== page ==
When it comes to battery life, the wheat is separated from the chaff. Despite the Celeron being an energy-efficient processor due to its modest performance, budget laptops struggle to last a full workday on battery power alone. In the Battery Test of PCmark 10, the Chuwi Gemibook Pro lasted just over 5 hours before the battery level dropped below 20 percent. This is only half as long as a modern laptop with an Intel Core i5. The Lenovo Yoga Slim 7 lasted almost 12 hours in the same test. The Teclast F7 Plus 3 lasted just under 6 hours. Both models use a 38Wh battery. The power adapters have a DC port and provide 24 watts. An adapter for European power sockets is included and can be exchanged for other plug formats if desired, which is convenient. CE certification is present.
Affordable Brand Laptops in Germany
But are the no-name devices from Chinese online shops really that cheap? A look at our price comparison tool shows that well-known brands in Germany also offer devices for under 300 Euro. The lowest price at the moment is for the small laptop Medion Akoya at 190 Euro. It is an 11.6-inch notebook with an Intel Celeron N3450 processor, HD Graphics 500, and Windows 10 Pro 64-bit. The storage and RAM are very limited at 64GB/4GB.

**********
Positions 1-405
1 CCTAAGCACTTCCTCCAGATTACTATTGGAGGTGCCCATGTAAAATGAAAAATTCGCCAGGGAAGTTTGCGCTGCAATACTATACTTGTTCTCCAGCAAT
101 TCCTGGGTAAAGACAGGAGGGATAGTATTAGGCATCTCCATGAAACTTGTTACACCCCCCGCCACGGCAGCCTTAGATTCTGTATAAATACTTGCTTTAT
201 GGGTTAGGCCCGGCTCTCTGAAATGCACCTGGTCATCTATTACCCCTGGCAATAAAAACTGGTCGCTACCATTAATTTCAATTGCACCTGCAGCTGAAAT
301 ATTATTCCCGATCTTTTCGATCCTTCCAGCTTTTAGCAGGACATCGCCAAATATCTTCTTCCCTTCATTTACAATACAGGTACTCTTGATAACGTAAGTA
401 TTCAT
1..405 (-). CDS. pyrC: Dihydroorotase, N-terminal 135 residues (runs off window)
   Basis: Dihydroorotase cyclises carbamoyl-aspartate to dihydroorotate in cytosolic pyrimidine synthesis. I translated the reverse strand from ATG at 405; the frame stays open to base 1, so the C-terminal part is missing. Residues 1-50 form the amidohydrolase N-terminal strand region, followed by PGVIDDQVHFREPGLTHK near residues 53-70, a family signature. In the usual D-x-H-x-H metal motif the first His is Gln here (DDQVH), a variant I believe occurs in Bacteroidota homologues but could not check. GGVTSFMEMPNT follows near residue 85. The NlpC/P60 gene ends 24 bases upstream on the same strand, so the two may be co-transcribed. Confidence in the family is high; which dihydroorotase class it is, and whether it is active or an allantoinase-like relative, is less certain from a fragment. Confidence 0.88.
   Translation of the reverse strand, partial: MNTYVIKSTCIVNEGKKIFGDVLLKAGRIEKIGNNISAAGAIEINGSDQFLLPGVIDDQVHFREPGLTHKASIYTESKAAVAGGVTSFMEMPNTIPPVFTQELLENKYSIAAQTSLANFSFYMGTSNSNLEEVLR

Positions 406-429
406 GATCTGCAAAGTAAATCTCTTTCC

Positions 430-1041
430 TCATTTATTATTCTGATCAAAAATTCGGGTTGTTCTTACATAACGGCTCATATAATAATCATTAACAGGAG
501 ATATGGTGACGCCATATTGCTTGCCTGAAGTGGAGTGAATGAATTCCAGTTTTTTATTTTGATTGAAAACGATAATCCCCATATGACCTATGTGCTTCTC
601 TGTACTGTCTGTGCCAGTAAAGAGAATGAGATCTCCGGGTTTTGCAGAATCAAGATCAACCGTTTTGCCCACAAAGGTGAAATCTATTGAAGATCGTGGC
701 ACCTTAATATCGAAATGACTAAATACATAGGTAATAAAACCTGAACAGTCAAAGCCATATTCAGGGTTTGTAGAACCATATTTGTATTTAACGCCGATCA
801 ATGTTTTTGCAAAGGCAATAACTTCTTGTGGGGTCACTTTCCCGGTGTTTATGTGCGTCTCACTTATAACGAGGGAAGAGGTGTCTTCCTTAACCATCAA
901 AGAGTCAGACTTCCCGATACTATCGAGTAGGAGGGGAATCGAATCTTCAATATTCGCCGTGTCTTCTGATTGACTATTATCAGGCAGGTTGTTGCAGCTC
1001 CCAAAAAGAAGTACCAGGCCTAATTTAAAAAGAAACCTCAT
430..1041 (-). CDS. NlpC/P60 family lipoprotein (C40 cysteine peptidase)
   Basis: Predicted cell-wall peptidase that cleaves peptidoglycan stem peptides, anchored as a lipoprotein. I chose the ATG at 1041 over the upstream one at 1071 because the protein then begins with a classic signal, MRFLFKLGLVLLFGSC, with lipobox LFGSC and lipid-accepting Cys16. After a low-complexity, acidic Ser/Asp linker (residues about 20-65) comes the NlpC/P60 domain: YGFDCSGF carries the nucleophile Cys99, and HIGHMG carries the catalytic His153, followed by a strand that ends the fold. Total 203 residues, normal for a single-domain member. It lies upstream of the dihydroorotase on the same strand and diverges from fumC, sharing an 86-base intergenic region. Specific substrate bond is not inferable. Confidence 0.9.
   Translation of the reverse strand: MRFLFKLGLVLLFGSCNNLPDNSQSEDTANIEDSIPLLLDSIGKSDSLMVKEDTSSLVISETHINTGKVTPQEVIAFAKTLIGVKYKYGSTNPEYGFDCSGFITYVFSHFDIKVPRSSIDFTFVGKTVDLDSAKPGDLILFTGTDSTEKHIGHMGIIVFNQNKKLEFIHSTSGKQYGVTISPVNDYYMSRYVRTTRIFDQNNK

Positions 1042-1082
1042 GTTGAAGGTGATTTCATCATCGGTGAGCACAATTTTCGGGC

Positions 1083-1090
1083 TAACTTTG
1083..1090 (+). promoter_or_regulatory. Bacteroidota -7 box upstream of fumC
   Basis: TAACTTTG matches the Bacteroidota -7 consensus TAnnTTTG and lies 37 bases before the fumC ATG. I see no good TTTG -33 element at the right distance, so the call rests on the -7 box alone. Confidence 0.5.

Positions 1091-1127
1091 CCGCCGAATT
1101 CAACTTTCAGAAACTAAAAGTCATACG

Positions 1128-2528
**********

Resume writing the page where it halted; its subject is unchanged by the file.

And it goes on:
The Asus BR1100CKA-GJ0097RA and Acer TravelMate Spin also run Windows 10 S. The latter is a convertible PC and the only 11.6-inch laptop under 300 Euro that features Full HD; the resolution for other compact devices is generally 1366 x 768 pixels. The Lenovo Ideapad 1 priced at 250 Euro offers 128GB but also runs Windows 10 S. The same goes for Lenovo Ideapad Flex 3 and HP Stream 11. The cheapest laptop with a screen size larger than 13 inches is the Odys Mybook 14 Pro SE with a Celeron N4120 processor, an IPS display with Full HD resolution, 4GB of RAM, and 64GB of flash storage. It costs 270 Euro and comes with Windows 10 Home.
The same applies to the Thomson Neo 14 priced at 280 Euro, but it only has a resolution of 1366 x 768 pixels. The Dell Inspiron 15, Acer Aspire 3 A315-34-C9JL, Geo Geobook 140, Geoflex 140, and Lenovo IdeaPad 1 all run Windows 10 S. None of these devices have more than 4GB of RAM. For a laptop with Windows 10 Home that can match the hardware of the two Chinese no-name models, you’ll need to spend at least 370 Euro, such as for the HP 250 G8 with a 15.6-inch display. Dedicated graphics cards are not available for affordable models.
If you’re looking for a budget laptop for 300 Euro, you can find one from online shops in Germany. However, Chinese no-name providers offer slightly better hardware and Windows 10 Home or Professional at the same price point. With these imports, you can expect a Full HD display, 8GB of RAM, and at least 128GB of SSD storage. It’s even possible to upgrade to Windows 11.
However, you’ll have to deal with a US keyboard layout and sometimes suboptimal build quality. Whether these providers offer support in case of warranty issues is another question. If you rely on a Windows 10 device but only need it for browsing, streaming, or office applications, you can get a suitable device from China for 300 Euro or for just under 400 Euro in Germany. These devices come with Celeron processors and UHD Graphics.